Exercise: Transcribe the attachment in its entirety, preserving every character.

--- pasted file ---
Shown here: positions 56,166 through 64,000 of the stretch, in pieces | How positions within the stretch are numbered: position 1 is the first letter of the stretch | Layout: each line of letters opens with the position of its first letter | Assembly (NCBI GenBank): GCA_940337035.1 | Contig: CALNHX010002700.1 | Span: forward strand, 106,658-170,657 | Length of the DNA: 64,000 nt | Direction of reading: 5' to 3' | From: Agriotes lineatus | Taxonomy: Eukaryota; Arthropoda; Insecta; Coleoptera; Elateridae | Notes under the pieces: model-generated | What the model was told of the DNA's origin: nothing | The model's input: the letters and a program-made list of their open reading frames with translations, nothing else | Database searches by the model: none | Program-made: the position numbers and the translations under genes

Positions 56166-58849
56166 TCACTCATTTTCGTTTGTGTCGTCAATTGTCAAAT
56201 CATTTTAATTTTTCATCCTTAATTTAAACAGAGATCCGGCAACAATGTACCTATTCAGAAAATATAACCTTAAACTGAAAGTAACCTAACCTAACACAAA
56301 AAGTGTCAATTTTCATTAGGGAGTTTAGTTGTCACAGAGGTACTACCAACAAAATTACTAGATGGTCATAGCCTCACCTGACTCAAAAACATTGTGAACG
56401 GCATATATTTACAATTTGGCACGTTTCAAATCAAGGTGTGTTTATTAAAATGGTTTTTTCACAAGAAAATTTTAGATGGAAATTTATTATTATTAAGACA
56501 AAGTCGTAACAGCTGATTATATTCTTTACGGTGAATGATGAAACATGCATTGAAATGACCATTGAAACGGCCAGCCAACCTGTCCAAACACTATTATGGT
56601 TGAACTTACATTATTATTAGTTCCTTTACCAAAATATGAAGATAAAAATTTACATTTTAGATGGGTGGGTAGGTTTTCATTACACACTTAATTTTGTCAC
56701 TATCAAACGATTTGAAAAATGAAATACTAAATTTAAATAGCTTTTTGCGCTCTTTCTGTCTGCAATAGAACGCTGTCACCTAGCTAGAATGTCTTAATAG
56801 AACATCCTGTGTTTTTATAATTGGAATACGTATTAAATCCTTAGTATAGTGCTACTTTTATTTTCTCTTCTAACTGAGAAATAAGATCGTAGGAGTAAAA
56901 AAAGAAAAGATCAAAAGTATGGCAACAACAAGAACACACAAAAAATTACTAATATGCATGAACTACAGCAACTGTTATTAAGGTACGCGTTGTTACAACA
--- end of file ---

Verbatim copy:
Shown here: positions 56,166 through 64,000 of the stretch, in pieces | How positions within the stretch are numbered: position 1 is the first letter of the stretch | Layout: each line of letters opens with the position of its first letter | Assembly (NCBI GenBank): GCA_940337035.1 | Contig: CALNHX010002700.1 | Span: forward strand, 106,658-170,657 | Length of the DNA: 64,000 nt | Direction of reading: 5' to 3' | From: Agriotes lineatus | Taxonomy: Eukaryota; Arthropoda; Insecta; Coleoptera; Elateridae | Notes under the pieces: model-generated | What the model was told of the DNA's origin: nothing | The model's input: the letters and a program-made list of their open reading frames with translations, nothing else | Database searches by the model: none | Program-made: the position numbers and the translations under genes

Positions 56166-58849
56166 TCACTCATTTTCGTTTGTGTCGTCAATTGTCAAAT
56201 CATTTTAATTTTTCATCCTTAATTTAAACAGAGATCCGGCAACAATGTACCTATTCAGAAAATATAACCTTAAACTGAAAGTAACCTAACCTAACACAAA
56301 AAGTGTCAATTTTCATTAGGGAGTTTAGTTGTCACAGAGGTACTACCAACAAAATTACTAGATGGTCATAGCCTCACCTGACTCAAAAACATTGTGAACG
56401 GCATATATTTACAATTTGGCACGTTTCAAATCAAGGTGTGTTTATTAAAATGGTTTTTTCACAAGAAAATTTTAGATGGAAATTTATTATTATTAAGACA
56501 AAGTCGTAACAGCTGATTATATTCTTTACGGTGAATGATGAAACATGCATTGAAATGACCATTGAAACGGCCAGCCAACCTGTCCAAACACTATTATGGT
56601 TGAACTTACATTATTATTAGTTCCTTTACCAAAATATGAAGATAAAAATTTACATTTTAGATGGGTGGGTAGGTTTTCATTACACACTTAATTTTGTCAC
56701 TATCAAACGATTTGAAAAATGAAATACTAAATTTAAATAGCTTTTTGCGCTCTTTCTGTCTGCAATAGAACGCTGTCACCTAGCTAGAATGTCTTAATAG
56801 AACATCCTGTGTTTTTATAATTGGAATACGTATTAAATCCTTAGTATAGTGCTACTTTTATTTTCTCTTCTAACTGAGAAATAAGATCGTAGGAGTAAAA
56901 AAAGAAAAGATCAAAAGTATGGCAACAACAAGAACACACAAAAAATTACTAATATGCATGAACTACAGCAACTGTTATTAAGGTACGCGTTGTTACAACA